History of Design Methodologies
By Alan Powers
The first term of the Proto-Practice Year provides an intense period of design experimentation, developed through two concurrent modules: Architectural Design: Speculation and the History of Design Methodologies. While Critical Practice: Placement examined the relationship between process and product in a contemporary practice environment, this module applies a similar critical lens to architectural history. Asking ‘How have architects approached the task of design?’ it considers the confluence of forces that have shaped form and the resulting design paradigms at a number of instructive moments in history ranging from the ancient world to the present. This module culminates in a personal study of an architect from a period appropriate to the student’s critical interests.
Comprehensive Design Project: Direction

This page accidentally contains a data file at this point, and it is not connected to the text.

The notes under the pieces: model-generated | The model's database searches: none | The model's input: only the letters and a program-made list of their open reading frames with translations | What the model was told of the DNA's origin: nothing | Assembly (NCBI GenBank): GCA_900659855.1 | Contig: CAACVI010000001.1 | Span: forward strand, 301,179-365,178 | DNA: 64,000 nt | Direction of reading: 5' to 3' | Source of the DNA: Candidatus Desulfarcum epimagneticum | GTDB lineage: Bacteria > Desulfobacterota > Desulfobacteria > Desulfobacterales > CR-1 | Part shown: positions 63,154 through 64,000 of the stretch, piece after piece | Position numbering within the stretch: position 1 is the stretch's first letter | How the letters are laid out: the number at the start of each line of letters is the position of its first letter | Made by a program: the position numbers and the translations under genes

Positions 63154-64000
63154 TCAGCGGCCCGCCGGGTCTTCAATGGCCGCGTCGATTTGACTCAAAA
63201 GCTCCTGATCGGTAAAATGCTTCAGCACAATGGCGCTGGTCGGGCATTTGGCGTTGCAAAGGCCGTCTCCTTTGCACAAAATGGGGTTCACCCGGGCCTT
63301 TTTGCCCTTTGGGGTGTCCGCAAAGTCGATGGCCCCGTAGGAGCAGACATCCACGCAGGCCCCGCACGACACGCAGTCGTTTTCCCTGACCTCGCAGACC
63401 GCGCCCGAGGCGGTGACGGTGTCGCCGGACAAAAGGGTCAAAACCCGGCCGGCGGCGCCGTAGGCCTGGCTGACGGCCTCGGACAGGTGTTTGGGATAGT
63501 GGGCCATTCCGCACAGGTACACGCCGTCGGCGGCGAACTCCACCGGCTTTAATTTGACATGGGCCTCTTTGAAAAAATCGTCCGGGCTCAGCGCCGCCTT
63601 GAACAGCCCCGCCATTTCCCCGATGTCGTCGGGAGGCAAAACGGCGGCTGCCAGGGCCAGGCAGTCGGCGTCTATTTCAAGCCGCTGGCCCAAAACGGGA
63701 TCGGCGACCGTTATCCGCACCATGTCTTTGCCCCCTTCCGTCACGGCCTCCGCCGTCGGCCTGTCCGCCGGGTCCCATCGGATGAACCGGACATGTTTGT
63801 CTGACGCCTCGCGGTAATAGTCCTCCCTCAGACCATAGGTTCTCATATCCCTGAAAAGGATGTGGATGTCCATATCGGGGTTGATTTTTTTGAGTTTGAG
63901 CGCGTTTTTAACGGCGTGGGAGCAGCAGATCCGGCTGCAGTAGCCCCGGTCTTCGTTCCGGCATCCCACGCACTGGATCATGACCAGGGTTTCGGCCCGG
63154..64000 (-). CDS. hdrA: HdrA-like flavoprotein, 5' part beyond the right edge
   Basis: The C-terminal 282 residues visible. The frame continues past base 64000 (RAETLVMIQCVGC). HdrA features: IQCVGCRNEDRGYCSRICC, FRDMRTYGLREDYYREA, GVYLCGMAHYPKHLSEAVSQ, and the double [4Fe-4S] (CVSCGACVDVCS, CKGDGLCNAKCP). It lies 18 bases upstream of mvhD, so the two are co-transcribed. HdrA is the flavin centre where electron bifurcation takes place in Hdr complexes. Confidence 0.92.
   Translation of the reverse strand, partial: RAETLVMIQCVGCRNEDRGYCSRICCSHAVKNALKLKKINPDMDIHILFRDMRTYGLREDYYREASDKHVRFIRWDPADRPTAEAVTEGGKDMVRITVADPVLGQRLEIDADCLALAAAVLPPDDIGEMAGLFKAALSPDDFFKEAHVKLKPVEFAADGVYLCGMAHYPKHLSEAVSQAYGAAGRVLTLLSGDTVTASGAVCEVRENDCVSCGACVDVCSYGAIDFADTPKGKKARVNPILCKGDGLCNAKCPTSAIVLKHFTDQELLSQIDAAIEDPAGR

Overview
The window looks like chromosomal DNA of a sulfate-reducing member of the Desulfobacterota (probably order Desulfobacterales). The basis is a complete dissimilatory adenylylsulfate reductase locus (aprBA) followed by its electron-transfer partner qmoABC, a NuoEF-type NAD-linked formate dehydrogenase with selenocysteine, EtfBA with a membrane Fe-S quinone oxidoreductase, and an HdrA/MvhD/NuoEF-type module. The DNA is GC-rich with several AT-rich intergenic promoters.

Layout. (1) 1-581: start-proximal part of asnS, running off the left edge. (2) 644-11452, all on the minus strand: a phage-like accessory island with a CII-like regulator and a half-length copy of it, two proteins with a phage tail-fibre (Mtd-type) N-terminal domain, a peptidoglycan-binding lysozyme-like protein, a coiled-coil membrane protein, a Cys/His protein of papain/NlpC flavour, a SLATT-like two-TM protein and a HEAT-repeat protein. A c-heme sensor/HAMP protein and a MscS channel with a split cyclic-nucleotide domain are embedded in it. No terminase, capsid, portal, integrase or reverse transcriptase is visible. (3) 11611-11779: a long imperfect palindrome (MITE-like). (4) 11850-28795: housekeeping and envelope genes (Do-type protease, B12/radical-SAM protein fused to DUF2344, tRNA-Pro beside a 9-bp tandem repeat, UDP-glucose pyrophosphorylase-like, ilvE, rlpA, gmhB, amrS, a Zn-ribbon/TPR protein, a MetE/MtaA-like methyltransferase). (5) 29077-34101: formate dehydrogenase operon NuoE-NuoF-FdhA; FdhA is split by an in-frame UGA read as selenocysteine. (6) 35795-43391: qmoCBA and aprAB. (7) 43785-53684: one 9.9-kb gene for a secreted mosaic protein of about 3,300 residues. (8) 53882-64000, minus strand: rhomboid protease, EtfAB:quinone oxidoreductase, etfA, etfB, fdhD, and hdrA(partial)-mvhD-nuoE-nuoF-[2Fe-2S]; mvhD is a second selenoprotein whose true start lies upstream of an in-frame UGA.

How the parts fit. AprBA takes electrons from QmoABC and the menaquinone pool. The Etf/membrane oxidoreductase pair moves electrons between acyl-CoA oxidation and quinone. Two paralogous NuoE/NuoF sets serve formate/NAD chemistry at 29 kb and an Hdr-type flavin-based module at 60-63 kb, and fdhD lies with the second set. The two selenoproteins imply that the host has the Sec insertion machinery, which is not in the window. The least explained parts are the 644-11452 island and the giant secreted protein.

By Clive Sall
The Comprehensive Design Project (CDP) is the main individual design project in the programme. Following on from Architectural Design: Direction and Architectural Design: Speculation, the CDP should integrate the knowledge and skills developed in previous modules into a mature and resolved design proposal, demonstrating progression in terms of scale, complexity and ambition. This first of three CDP modules establishes the brief and sets the terms of the experimentation for the subsequent design components; while the ‘where’ must be within the borough, the ‘who’, ‘what’, ‘why’ and ‘when’ could be more wide-ranging in concern, theme and speculation.
Comprehensive Design Project: Speculation
By Clive Sall